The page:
One thing I lied to myself about for years was that I didn’t have any preferences. In fact, when in mixed company I would pretty much be a chameleon, and I thought that was what I liked. I’m sure others noticed it, but no one ever talked to me about it, the fact that I always changed depending on who I was with. Now I know others do that — cater their personalities to audience — but for me it was more. For me it wasn’t about different parts of me. It was about not knowing I was being like them. It was about forgetting who I was in the first place.

I guess it came down to accents, dialects, speech patterns, all that jazz. I copied the way that the people around me spoke because it was a way of fitting in, but I didn’t know I was changing my own speech. In fact, I never realized it until later when a friend spoke up and told me what was happening. She had noticed me in two different settings, but she thought I was doing it on purpose. It hadn’t even occurred to her that it went deeper than that, that I had lied to myself for so long about who I was, and when I realized she was right it hit hard.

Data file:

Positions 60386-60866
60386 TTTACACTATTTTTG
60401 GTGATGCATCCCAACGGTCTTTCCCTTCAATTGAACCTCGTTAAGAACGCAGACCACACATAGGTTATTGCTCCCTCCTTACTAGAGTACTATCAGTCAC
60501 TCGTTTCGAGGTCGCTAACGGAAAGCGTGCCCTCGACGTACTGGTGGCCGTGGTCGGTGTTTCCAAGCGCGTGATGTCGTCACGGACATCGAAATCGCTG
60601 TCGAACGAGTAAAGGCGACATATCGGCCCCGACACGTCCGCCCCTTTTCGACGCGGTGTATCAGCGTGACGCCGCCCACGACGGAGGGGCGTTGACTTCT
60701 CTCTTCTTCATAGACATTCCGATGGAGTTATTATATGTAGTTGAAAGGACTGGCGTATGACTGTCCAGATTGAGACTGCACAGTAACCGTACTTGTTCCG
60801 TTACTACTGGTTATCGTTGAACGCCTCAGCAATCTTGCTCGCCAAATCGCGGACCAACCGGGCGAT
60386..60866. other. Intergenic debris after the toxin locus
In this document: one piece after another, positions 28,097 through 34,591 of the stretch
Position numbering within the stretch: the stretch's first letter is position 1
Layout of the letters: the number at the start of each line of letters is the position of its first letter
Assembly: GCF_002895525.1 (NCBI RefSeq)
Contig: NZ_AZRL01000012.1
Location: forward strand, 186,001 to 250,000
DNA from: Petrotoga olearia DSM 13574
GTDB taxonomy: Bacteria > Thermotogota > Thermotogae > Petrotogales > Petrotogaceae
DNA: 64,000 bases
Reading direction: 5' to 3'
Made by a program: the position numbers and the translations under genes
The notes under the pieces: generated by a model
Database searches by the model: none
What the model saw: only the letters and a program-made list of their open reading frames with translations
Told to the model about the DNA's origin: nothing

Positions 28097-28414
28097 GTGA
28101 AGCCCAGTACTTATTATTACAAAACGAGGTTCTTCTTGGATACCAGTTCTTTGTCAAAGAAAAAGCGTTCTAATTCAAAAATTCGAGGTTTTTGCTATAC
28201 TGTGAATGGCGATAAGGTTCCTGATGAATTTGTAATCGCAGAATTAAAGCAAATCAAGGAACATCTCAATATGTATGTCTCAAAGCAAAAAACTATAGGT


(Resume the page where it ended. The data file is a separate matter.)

That’s because I didn’t know how to stop. Like the man who lived with the aborigines for 20 years and didn’t know how to fit in western society anymore, it was so deeply ingrained in me to like what others liked, to talk like others talked, to be what everyone else was. I basically had to strip away every single artifice and start fresh, like a baby learning to walk for the first time. It was difficult, too, probably one of the hardest things I’ve ever had to do, and it took some time to truly figure out and stop lying to myself.

Through the process I found out I was opinionated, that I didn’t like black coffee, that my friends were actually different from me, and that sometimes I really did prefer silence over noise. And all that new information comforted me, because lies drift off in the ether, but the truth is solid. I like finally being solid.


Embracing the Embellishments